[523]: A God in Ruins by Kate Atkinson


GOODREADS SUMMARY | Double Day Canada | Hardcover, 400 pp. | May 5, 2015 | Adult Fiction | Historical | Rating: 4 out of 5 Stars

I have to admit that this book seems much more complex than Life After Life. The plot didn’t have a deliberate destination at first, and readers may do well to bring an abundance of patience should you decide to pick this up.

If you’ll go into this thinking that it would be somewhat of a continuation of Life After Life, you would be mistaken. This companion novel makes the former look like an unrecognizable sibling. Apart from some mentions of characters from that book, it is not a sequel. It does not go back and give you a look at its predecessor. It is a whole new novel with a storyline that’s not at all different, but somehow not the same. It is still about the Todd’s family in the era of wartime Europe. But the telling difference is the absence of Ursula’s various incarnations.

For a time, I fully expected Teddy to have the same gift/curse. But as the languid tale crawls slowly along, it was quite clear that there will be no second chances for everyone here. It led me to believe that Teddy’s second lease at life in the first novel was all duly related to Ursula’s determination to keep him alive. Moreover, this book did not have the same whimsical characteristic as Ursula’s tale. It did, however share the same painfully candid account of the realities of life; unhappiness, reservations, the horrors of war and inevitable heartaches. While Life After Life provided hope of possible futures, A God in Ruins only spoke of a bleak tomorrow where death and decay were the only inescapable consequence.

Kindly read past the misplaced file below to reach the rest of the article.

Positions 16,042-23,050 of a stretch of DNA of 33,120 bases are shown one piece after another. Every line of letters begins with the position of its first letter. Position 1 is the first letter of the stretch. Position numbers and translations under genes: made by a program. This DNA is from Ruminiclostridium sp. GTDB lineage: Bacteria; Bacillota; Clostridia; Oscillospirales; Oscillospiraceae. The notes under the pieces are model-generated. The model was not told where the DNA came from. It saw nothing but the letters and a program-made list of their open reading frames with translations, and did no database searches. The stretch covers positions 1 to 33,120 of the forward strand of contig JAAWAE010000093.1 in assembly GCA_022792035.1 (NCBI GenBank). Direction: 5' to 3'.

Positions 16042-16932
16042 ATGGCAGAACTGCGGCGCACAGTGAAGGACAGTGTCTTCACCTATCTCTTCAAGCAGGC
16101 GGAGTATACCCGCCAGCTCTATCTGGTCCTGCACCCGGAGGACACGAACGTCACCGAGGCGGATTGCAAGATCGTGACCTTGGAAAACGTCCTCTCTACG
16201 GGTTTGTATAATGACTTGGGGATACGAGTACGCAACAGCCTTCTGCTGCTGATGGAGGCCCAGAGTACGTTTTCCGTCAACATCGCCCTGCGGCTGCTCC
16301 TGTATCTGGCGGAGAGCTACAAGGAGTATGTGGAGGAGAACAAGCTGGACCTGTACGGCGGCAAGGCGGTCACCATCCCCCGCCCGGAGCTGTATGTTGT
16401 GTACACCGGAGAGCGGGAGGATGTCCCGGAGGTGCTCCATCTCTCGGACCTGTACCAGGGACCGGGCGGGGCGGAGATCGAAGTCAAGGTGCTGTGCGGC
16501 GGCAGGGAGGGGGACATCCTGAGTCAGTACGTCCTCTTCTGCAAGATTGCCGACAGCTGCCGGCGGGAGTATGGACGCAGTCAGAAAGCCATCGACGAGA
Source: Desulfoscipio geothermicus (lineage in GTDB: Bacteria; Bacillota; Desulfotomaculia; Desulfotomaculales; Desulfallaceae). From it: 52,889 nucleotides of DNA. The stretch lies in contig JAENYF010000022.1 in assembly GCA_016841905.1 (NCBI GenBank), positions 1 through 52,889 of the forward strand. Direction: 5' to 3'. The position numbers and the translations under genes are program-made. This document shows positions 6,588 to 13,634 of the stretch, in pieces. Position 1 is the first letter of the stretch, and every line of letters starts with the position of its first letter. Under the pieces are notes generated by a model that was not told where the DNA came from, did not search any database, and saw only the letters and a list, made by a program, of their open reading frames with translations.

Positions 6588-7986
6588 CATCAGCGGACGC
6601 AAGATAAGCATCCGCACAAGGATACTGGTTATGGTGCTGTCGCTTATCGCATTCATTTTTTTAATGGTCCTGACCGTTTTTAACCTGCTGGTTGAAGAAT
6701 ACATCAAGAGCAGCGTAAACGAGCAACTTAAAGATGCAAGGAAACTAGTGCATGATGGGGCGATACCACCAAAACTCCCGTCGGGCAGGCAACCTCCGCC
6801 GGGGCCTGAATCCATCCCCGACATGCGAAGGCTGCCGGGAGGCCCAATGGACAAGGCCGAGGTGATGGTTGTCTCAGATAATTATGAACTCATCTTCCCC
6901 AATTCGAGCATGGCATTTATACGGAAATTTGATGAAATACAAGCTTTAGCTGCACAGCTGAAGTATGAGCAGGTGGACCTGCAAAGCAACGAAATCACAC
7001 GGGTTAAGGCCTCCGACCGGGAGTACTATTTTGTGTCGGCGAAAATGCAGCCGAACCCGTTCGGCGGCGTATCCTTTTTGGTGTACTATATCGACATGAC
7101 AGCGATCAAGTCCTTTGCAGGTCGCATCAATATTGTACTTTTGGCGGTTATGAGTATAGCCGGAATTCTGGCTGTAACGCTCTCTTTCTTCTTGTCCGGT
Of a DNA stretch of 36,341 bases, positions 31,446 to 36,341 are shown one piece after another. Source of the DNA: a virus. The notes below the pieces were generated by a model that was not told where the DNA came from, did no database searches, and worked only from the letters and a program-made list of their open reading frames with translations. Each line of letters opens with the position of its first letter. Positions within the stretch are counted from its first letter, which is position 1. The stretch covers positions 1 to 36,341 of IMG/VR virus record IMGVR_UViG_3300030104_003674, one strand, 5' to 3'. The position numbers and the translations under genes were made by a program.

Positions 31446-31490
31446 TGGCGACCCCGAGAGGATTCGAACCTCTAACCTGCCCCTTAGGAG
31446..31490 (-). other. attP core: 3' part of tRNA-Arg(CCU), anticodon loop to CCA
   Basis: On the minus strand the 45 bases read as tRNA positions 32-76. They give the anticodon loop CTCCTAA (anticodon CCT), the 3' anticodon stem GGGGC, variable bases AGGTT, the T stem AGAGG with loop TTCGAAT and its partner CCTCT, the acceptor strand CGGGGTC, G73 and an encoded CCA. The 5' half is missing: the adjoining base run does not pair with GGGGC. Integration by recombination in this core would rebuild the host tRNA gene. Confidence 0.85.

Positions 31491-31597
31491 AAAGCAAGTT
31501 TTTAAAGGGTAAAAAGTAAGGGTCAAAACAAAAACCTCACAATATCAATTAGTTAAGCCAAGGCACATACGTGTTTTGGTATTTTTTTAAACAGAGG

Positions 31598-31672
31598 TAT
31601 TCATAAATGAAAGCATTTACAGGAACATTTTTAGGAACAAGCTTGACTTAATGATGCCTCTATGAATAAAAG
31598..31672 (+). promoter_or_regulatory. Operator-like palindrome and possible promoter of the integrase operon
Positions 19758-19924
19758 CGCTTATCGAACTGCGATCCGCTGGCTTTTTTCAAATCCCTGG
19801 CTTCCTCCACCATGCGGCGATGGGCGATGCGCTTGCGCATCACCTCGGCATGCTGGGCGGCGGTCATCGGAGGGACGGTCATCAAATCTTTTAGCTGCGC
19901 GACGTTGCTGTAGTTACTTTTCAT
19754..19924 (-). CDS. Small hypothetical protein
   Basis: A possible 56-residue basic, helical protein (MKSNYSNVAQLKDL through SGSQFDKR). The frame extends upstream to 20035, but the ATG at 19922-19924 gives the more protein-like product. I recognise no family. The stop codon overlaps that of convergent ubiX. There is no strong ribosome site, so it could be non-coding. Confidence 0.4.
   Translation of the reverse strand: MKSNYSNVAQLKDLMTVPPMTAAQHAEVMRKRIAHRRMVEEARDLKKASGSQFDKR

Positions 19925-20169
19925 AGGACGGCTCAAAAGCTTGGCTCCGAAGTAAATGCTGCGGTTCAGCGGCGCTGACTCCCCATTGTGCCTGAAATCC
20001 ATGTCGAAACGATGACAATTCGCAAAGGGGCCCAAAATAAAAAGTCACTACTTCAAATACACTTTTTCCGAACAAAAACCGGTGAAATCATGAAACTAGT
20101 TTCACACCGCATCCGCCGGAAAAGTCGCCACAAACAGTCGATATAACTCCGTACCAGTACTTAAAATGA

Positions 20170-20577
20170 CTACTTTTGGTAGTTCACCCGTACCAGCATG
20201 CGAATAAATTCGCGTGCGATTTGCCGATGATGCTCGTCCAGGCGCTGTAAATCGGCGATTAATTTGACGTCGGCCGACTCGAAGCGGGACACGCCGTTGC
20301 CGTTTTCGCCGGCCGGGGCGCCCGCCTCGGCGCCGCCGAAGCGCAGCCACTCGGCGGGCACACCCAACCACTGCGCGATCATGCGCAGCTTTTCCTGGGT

Admittedly, the story took a while to find its rhythm. I scrambled to find purchase as the narrative flits from  different time periods accounting for Teddy’s life. Moreover, we were given a few perspectives. While I’ve never been a fan of taking notes whilst reading a book, I had to give in to the temptation this time around just to get my thoughts organized.

Despite some fumbling, I still found this book to be a brilliant companion novel to Life After Life. It gave me a different appreciation for complicated story telling that required infinite patience. It had me solving an intricate puzzle without knowing what the image was beforehand. And yet, in spite of it all, I was left with an imagery that’s nothing short of breathtaking.

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